The other reason was that April was the only time Belknap, who was a student at the University of Wisconsin-Milwaukee and still student teaching at the
time, was available.

    “We had to schedule filming around Joe’s spring break, and we told him that if we get hit by an awful snowstorm it’s all his fault,” Pata said. “So what happened? We got hit by a snowstorm, but it all worked out.”

    The movie was filmed over six intense days, during which time the cast and crew of a movie being made on an independent film budget lived together.

    “We could have all ended up hating each other, but instead I developed a lot of wonderful friendships,” Belknap said. “The experience was a lot of fun, but
it was nerve-racking. We knew that if we screwed something up, there was probably no way to get all these people together again to redo it.”

    The finished product, which was released in March 2012, is billed as a horror film with a zombie movie feel to it, but it is devoid of gore as well as the living
dead.

    “The implied threat is always there, but the word zombie is never used and you never see one in the movie,” Belknap said. “We were going for something
semi-serious, so skipping the zombies was a good thing. Besides, I really don’t know if we could have pulled off a good looking zombie.”

    “Dead Weight” is more a study of the human character in the context of a world redefined by an apocalyptic viral outbreak than a typical horror movie.

    “Survival horror mixed with a post-apocalyptic love story” is how Pata describes “Dead Weight.”

    “The horror is inside people. It’s what’s left when you take away all the laws and rules of society,” he said. “It’s a little more cerebral, more psychological,
than your average horror movie.”

    However you describe “Dead Weight,” independent-film critics and film festival judges like it.

    “Pata and Bartlett boldly ask the audience to grow up and to embrace the idea that a movie doesn’t have to show intestines being eaten in order to rip your
heart out,” critic and artist Ian Simmons wrote on his website Kicking the Seat.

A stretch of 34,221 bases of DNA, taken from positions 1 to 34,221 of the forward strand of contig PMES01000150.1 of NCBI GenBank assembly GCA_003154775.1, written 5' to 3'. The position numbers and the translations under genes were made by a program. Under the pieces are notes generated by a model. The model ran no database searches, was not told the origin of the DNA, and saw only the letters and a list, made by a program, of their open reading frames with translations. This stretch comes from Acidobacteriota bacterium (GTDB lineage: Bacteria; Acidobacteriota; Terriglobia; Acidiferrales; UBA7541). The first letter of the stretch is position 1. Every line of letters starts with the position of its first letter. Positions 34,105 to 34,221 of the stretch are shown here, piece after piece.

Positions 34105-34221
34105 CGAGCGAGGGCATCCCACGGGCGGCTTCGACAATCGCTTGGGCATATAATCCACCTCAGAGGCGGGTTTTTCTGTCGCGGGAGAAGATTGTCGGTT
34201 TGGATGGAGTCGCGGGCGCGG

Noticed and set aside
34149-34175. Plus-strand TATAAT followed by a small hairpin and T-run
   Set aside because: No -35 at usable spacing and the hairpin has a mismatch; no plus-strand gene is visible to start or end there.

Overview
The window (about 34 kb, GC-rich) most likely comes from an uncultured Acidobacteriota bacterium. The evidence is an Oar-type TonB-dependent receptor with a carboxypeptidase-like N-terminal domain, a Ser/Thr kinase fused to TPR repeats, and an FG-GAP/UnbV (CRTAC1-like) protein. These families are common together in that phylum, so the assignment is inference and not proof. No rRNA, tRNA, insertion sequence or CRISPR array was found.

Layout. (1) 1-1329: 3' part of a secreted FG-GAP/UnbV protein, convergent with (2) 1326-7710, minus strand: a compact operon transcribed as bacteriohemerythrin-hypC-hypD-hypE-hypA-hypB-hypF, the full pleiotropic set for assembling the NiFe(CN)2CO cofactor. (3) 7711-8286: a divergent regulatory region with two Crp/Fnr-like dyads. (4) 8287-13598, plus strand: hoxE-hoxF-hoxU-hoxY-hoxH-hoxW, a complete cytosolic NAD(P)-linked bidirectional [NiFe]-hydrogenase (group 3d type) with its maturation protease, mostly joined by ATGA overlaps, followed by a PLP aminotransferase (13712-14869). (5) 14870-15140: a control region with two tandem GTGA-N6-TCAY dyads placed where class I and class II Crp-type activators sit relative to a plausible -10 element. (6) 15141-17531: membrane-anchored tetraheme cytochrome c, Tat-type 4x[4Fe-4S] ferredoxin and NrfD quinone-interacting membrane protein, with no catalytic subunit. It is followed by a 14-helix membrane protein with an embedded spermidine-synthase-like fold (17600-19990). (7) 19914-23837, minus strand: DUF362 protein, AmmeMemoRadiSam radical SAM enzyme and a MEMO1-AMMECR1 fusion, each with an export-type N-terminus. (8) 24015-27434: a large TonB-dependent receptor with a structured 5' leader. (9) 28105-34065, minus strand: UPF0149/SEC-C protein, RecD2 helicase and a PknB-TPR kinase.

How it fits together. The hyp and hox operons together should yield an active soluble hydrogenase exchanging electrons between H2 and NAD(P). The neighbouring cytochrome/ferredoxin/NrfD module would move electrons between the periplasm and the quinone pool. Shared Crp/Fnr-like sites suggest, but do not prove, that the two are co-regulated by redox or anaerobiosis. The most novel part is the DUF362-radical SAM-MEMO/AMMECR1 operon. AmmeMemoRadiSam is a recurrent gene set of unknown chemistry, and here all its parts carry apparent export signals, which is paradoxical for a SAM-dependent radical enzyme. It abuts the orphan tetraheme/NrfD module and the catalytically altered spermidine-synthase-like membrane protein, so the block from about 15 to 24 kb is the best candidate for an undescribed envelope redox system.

“Dead Weight” won best feature, writer and cinematography awards at the 2012 Madison Horror Film Festival and received two nominations at the
respected New Orleans Horror Film Festival.

    One of those nominations was for best actor.

    “Joe was nominated for best actor along with a professional actor who’s been in the business for 30 years,” Pata said. “Joe really impressed us. With the
exception of me and Adam, there was no one more dedicated to this project than Joe. The film is 89 minutes long, and Joe is in all but 52 seconds of it.

    “We hired professional actors who pulled us aside while we were filming and said, ‘This guy has got to keep on acting.’”

    For now, Pata and Bartlett and various other members of the “Dead Weight” cast and crew are busy promoting the film, and Belknap is busy teaching,
getting away only on rare occasions to indulge his movie actor alter ego.

    Pata said he hopes to find a distributor for the movie, a breakthrough that could generate increased notoriety for the film and its star.

    “This could really just be the beginning for Joe,” he said.

    But that’s the question — was this Belknap’s 15 minutes of fame or will he return to the movie set?

    “If Joe can find the time, we all want to work with him again,” Pata said.

    Belknap said he’s not looking for another role, but then again, he wasn’t looking for his first one.

    “All of this just came out of the blue,” he said. “I wasn’t looking for an opportunity like this; never imagined I’d have one, but it turned out to be an extremely rewarding experience.”

 


 

    Image Information: JOE BELKNAP in his classroom at Port Washington High School and on the set of “Dead Weight.”